After a historic collapse in April, crude price bounced back strongly in May, registering its best month in history. Crude oil spiked about 88% in May and is now about 46% below its recent January high of $65.65 per barrel. This is especially true against the backdrop of production cuts by major oil producers and an uptick in demand as lockdowns measures led by COVID-19 have been lifted globally (read: Leveraged ETFs That Have Gained More Than 80% at Halfway Q2).
Oil producers have started scaling back their production at record levels. OPEC, the 14-nation organization, and its allies agreed to cut production by 9.7 million barrels per day effective May 1. Per sources, OPEC+ intends to extend overall production cuts beyond May and June during their next meeting.
Additionally, Saudi Arabia has pledged to reduce its output by an additional one million barrels per day starting in June. UAE and Kuwait have announced additional cuts of 1.18 million barrels per day in June. Production has dropped to 11.4 million barrels per day in the United States from March’s record of 13.1 million barrels per day. Norway and Canada are among the other nations that have scaled back output.
Meanwhile, the stockpile is declining slowly, easing a storage crisis. The International Energy Agency (IEA) forecast lower global stockpiles in the second half of 2020, even as worries remain over a second surge in coronavirus infections in the coming months. It expects crude inventories to fall by about 5.5 million barrels per day in the second half of this year (read: Is the Worst Over for Oil ETFs?).
As countries across the globe are easing restrictions, demand for oil has started to gather steam. Most notably, oil demand in China, the second-largest market in the world accounting for 15% of the world’s oil demand, is returning to pre-pandemic levels.
Chinese refineries have ramped up production since mid-April after the government eased lockdowns. Sinopec, the country's largest, saw its operations back to around 76% of capacity by the beginning of May, up from 67% two months ago. Independent refineries in Shandong province, that produce 20% of the country's output, were back to around 71% of capacity by the beginning of May, up from just 34% three months ago. Research company Rystad Energy expects Chinese oil demand to grow 13.55 million barrels a day in June, roughly equal to pre-pandemic levels.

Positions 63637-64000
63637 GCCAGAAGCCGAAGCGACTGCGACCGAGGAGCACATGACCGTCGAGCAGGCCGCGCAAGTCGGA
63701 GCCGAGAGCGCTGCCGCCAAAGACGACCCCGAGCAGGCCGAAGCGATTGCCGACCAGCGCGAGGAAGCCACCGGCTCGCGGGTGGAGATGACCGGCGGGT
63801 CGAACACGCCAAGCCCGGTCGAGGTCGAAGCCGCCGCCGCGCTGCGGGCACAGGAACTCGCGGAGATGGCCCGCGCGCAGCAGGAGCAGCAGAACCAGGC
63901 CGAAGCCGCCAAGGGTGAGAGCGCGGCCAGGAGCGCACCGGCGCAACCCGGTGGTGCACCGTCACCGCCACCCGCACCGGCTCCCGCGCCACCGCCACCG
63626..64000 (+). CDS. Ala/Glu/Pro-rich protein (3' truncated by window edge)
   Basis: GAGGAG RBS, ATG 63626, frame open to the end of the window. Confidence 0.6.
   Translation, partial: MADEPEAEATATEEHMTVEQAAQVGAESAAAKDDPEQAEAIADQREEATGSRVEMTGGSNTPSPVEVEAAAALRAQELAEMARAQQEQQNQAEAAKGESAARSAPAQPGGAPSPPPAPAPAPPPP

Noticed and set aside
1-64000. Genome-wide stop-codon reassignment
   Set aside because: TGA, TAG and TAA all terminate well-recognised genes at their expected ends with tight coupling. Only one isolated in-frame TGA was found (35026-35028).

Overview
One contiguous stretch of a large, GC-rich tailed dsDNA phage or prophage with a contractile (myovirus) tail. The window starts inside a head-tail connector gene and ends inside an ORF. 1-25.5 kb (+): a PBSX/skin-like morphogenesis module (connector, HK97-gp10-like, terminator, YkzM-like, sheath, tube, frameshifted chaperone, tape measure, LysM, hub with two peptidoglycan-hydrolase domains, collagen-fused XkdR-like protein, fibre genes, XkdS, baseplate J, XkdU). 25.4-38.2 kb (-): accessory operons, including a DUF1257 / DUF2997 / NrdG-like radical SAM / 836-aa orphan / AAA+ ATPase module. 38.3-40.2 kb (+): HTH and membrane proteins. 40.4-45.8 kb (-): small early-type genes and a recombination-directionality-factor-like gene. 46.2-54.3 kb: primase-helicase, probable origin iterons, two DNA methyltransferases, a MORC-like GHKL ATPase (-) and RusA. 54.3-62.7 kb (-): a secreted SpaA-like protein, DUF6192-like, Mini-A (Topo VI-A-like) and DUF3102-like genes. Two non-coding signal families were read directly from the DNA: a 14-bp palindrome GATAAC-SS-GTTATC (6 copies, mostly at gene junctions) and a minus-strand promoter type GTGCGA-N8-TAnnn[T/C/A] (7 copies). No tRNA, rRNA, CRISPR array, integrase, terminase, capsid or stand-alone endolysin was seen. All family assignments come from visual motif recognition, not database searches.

For 2020, the IEA now expects global crude demand to fall by 8.6 million barrels a day versus its April forecast of a decline of 9.3 million barrels a day.
What About Energy ETFs?
Despite the huge surge in oil prices, energy ETFs have not kept up with the trend. This is especially true as the ultra-popular Energy Select Sector SPDR (XLE - Free Report) gained just 8.1% in May, which is much lower than an 88% surge in oil price (see: all the Energy ETFs here).
Still, SPDR S&P Oil & Gas Equipment & Services ETF (XES - Free Report) , iShares U.S. Oil Equipment & Services ETF (IEZ - Free Report) and VanEck Vectors Oil Services ETF (OIH - Free Report) has risen 19.5%, 18.7% and 17.6%, respectively. Other energy ETFs like Invesco Dynamic Oil & Gas Services ETF (PXJ - Free Report) , American Energy Independence ETF (USAI - Free Report) , and Invesco S&P SmallCap Energy ETF (PSCE) also gained in double-digits in a month.
The current trend remains impressive and calls for higher prices for ETFs in the coming months. Energy has a solid Zacks Sector Rank, being in the top 19%, suggesting continued growth for the sector.
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